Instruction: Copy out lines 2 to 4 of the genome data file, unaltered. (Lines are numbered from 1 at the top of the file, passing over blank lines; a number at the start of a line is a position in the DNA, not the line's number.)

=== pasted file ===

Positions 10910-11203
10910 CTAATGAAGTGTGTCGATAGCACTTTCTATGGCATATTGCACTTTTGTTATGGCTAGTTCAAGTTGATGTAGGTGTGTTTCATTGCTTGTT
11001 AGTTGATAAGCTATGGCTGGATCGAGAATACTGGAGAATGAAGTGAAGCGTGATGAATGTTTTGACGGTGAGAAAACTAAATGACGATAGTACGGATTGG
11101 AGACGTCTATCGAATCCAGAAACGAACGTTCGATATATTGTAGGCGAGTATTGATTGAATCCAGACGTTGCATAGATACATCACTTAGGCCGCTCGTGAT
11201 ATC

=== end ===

10910 CTAATGAAGTGTGTCGATAGCACTTTCTATGGCATATTGCACTTTTGTTATGGCTAGTTCAAGTTGATGTAGGTGTGTTTCATTGCTTGTT
11001 AGTTGATAAGCTATGGCTGGATCGAGAATACTGGAGAATGAAGTGAAGCGTGATGAATGTTTTGACGGTGAGAAAACTAAATGACGATAGTACGGATTGG
11101 AGACGTCTATCGAATCCAGAAACGAACGTTCGATATATTGTAGGCGAGTATTGATTGAATCCAGACGTTGCATAGATACATCACTTAGGCCGCTCGTGAT